I promise I’ll be writing some pieces on something other than politics and economics, but my interests and the cultural conversation cannot be sidestepped. So, here we go…
As the purveyors of folk wisdom tell us, everyone knows how to raise their neighbor’s kids. It’s easy. The irony, of course, is how miserably everyone does at raising their own. From the outside looking in, any problem seems simple. If we fiddle with A and get rid of B, everything should be set to rights. But on the inside, it’s much more complicated. A and B, it turns out, are part of some irreducibly complex, chaotic web of algebraic functions and symbols that would make Mandelbrot curl up into a fetal ball and cry. The truth about childrearing is that everything is connected. When you take your neighbors’ children out of the sterile context of your backyard and place them into the mess of life, with all the failures of communication, bad days at work, and emotional investments of real life… how the mighty inevitably fall.
This same issue consistently encroaches upon our social discussions. In small-town Nebraska, I grew up with what I lovingly call “diner policy.” If you walked into the local diner around mid-morning, you’d find a group of leather-skinned old farmers sitting around drinking cheap coffee. Between talk of football and crop prices, you would hear these men’s takes on how to solve the world’s problems. “If I were in Washington, I’ll tell you what I’d do…” And what followed would be a bombastic but common-sense solution to war, poverty, education, taxes, and the repair of human nature.
Of course, nobody pays much attention to diner policy. But give these farmers a degree and some grasp of literary composition (or, worse, a spot on cable news or talk radio) and what emerges is something much more nefarious: pundit policy. We get solutions which, while perhaps more insightfully realized or worded, are no less simplistic. One would think that, with such a collection of solutions available, the lion would lay down with the lamb and all would be well. When it isn’t, the blame is laid on politicians or members of another partisan group.
The truth, however, is that pundit policy fails for the same reason you (think you) know how to raise your neighbors’ kids: problems never exist in isolation, and neither do their solutions. Everything is connected.
Let me offer an example. I recently read an article pointing out that the amount of corn used to produce ethanol could feed hundreds of millions of people. Tragic, isn’t it? All those damnable SUVs guzzling up food that could instead feed the world’s hungry? Let’s stop production now!
But consider how we got to this place. Corn is currently a lucrative crop because the federal government subsidizes ethanol. The government took this course because of environmental and political concerns. Thus, the issue of ethanol subsidies are connected with issues including American relations with the Middle East, drilling for oil in nature reserves, the war in Iraq, agricultural and environmental lobbies, scientific study of alternative energy, and a transportation-based economy. When you consider that the decisions made in these other areas were made by politicians who represented an agenda including other issues, this explodes outward even further to accompany debates about taxation, abortion, foreign policy, religion… and I could go on. To be really honest about policy, we have to recognize that our current production of fuel corn is an unintended consequence of a million unrelated choices in every sphere of life. What’s more, any policy change we make to ethanol production will have just as many other effects in just as many other spheres. Everything is connected.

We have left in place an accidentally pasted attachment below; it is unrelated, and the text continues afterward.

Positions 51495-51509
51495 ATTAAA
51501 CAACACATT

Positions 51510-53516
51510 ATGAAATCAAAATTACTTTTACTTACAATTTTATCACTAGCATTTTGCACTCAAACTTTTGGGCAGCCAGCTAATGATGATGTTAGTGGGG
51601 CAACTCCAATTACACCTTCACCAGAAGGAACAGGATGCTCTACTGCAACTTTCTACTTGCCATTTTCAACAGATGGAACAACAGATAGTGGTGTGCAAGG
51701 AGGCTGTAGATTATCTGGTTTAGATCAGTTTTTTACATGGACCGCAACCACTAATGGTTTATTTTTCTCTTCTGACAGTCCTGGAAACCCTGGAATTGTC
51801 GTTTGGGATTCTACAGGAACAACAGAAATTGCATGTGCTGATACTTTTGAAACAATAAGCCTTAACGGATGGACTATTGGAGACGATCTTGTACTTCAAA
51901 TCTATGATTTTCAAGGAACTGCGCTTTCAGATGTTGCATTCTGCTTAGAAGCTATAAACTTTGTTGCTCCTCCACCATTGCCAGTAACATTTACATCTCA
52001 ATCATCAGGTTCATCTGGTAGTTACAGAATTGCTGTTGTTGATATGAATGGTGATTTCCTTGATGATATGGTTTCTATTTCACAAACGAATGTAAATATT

I say this not to recommend a certain course of action on ethanol. That’s beside the point. Instead, I say this because pundit policy never considers these unintended consequences. Their focus is always on one problem: starvation, say, or helping the American farmer. Their solutions usually do an admirable job of solving this problem. And, unseen by the pundit, thousands of people would starve as a result.
I know this sounds intimidating, but it’s the simple truth. The price of oil effects Supreme Court nominations, and tariffs on sugar effect health care costs. While nobody can forsee all of these consequences (they’re called unintended for a reason), failing to think them through as much as possible is simply irresponsible.
With all that said, let me recommend three conclusions I think stem from this discussion:
- We must be humble and realistic about any proposal. We don’t have it all figured out; not even close. In particular, our insistence on thinking that we have all the answers while we haven’t even begun to wrestle with the magnitude of our interconnectedness is silly and repugnant. Chances are good our neighbors’ kids might be cussing because they learned it from ours.
- As a corollary, we must think through and introduce social changes slowly and tentatively. The world’s problems often whip us into a panic, but quick decisions out of fear are the most likely to uncontrollably snowball. Far better to fiddle with one knob than mash all the buttons at once.
- While I realize this conclusion will be more controversial than the first two, I also think this reality cries for as much localized decision-making as possible. Given the exponential number of variables, keeping decisions and their effects into as small an area as possible helps us see and correct for unintended consequences. In particular, this means that giving individuals all the facts and then allowing them to make up their own minds is more reliable than trying to figure out the answers for everyone at once.